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An analysis of future trends in extreme precipitation events over several Canadian locations

Trends in precipitation and extreme occurrence were analyzed for five locations across Canada using the Canadian Regional Climate Model. Results from the model’s base simulation were compared to those from a future scenario of increased atmospheric CO2. The climatology of nearby weather stations was used to assess the model’s ability to simulate the present and future climate. Other parameters such as 850 and 500 hPa geopotential associated with the most extreme events were analyzed to infer changes in the mechanisms causing such events. The model underestimates annual precipitation along with extreme occurrence and intensity. A wetter, but more variable climate is projected for most locations. Frequency and intensity of extreme events increases at most locations. Simulated extreme events over western locations were found to be associated with cold lows, while eastern events were linked with moisture transport at 850 hPa. Western events were reproduced accurately, whereas eastern ones were not.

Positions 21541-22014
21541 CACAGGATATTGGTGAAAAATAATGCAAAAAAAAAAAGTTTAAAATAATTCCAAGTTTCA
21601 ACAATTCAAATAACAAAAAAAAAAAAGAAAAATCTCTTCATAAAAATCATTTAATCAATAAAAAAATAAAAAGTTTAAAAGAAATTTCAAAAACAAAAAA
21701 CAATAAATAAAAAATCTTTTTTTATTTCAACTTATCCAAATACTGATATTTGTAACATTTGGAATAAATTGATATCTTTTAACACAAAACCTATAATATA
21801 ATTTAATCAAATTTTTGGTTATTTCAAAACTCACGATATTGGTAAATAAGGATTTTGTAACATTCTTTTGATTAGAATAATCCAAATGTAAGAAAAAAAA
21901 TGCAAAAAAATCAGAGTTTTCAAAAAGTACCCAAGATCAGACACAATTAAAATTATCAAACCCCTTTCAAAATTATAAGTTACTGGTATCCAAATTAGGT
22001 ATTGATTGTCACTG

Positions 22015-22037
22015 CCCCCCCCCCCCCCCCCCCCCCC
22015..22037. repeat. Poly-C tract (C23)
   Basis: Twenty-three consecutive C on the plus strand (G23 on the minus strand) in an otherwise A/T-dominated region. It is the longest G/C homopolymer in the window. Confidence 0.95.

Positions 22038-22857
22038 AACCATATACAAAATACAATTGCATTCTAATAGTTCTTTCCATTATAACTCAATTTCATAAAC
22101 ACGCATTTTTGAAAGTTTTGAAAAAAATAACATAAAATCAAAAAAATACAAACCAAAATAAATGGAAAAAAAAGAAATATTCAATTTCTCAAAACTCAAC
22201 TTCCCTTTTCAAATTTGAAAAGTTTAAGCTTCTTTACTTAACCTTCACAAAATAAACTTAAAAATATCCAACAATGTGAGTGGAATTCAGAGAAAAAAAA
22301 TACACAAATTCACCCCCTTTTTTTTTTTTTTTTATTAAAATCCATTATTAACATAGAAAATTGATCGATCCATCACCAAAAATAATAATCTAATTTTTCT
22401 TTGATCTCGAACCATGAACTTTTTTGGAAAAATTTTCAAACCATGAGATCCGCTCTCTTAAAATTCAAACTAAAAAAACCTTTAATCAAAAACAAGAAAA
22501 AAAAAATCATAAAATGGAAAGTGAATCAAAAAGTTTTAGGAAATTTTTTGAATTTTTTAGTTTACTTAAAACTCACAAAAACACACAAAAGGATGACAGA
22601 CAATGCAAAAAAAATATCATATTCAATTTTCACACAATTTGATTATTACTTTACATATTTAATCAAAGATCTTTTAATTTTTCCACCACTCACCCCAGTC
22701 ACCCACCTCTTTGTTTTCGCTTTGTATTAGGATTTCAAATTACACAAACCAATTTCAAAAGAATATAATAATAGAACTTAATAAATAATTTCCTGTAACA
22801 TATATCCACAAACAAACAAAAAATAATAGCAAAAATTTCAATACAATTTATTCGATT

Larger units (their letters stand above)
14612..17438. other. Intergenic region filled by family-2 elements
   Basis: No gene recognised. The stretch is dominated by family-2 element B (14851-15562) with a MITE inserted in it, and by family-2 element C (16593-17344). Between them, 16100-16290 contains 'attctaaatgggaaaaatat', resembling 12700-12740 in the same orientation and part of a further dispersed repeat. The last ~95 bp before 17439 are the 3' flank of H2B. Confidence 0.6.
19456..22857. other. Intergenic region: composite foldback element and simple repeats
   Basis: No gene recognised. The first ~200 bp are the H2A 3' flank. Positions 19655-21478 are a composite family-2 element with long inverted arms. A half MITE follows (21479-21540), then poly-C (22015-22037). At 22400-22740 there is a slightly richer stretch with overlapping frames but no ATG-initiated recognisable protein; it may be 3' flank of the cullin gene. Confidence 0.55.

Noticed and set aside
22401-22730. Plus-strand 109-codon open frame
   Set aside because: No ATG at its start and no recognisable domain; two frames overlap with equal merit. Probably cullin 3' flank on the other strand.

Identiferoai:union.ndltd.org:LACETR/oai:collectionscanada.gc.ca:MWU.1993/5013
Date22 December 2011
CreatorsBetancourt, Daniel
ContributorsStewart, Ronald (Environment and Geography), Hanesiak, John (Environment and Geography) Kochtubajda, Bob (Meteorological Service of Canada, Environment Canada)
Source SetsLibrary and Archives Canada ETDs Repository / Centre d'archives des thèses électroniques de Bibliothèque et Archives Canada
Detected LanguageEnglish

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